Bills to combat the teaching and implementation of Critical Race Theory have been introduced on the state level including in Iowa, New Hampshire, and West Virginia. Now, a bill has been introduced on the Federal level by Tom Cotton (R – AR).
“The premise of Senator Cotton’s legislation is that the military should encourage its members to ‘love the United States,’ defend the ‘founding principles of the United States,’ and maintain policies that treat people as ‘human beings with equal dignity and protection under the law.’ Critical race theory, according to the findings in the bill, undermines these three goals by presenting the United States as a racist, oppressive nation and by encouraging racial division under the guise of ‘social justice.’
“Cotton’s legislation would put an end to this. […] The bill would prohibit the armed forces from directly promoting the core tenets of critical race theory: that ‘the United States of America is a fundamentally racist Nation;’ that ‘an individual, by virtue of his or her race, is inherently racist or oppressive;’ and that ‘an individual, because of his or her race, bears responsibility for the actions committed by other members of his or her race.’ The bill also includes a provision against segregating members of the armed forces by race, which has become common practice in many CRT training programs.”
The key passage of the bill reads:
SEC. 3. PROHIBITION ON PROMOTION OF ANTI-AMERICAN AND RACIST THEORIES.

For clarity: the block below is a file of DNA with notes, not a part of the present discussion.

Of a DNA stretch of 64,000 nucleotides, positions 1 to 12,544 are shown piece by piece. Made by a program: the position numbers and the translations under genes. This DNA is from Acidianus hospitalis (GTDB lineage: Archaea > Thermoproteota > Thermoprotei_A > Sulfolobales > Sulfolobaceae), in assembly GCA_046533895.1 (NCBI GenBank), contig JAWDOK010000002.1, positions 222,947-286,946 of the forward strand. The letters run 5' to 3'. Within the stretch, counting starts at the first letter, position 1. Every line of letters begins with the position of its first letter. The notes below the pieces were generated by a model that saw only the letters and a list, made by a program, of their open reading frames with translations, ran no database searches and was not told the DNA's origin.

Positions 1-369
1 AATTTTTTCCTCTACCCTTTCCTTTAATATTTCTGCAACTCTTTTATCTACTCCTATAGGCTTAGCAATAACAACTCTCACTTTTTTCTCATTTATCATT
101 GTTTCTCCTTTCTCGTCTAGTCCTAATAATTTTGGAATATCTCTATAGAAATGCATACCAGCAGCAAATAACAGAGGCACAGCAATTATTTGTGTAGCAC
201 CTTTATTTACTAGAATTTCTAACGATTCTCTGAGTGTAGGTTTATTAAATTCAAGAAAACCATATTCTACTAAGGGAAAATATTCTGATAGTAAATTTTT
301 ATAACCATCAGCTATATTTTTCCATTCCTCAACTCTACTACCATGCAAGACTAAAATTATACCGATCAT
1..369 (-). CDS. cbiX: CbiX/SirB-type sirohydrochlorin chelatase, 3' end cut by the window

(a) IN GENERAL.—The United States Armed Forces and academic institutions operated or controlled by the Department of Defense shall not promote the following anti-American and racist theories:
(1) Any race is inherently superior or inferior to any other race.
(2) The United States of America is a fundamentally racist country.
(3) The Declaration of Independence or the United States Constitution are fundamentally racist documents.
(4) An individual’s moral character or worth is determined by his or her race.
(5) An individual, by virtue of his or her race, is inherently racist or oppressive, whether consciously or unconsciously.
(6) An individual, because of his or her race, bears responsibility for the actions committed by other members of his or her race.
It’s a good start, but this should apply to the rest of the government and considered racial harassment in businesses giving grounds for employees to sue.
The bill as introduced can be read in full below: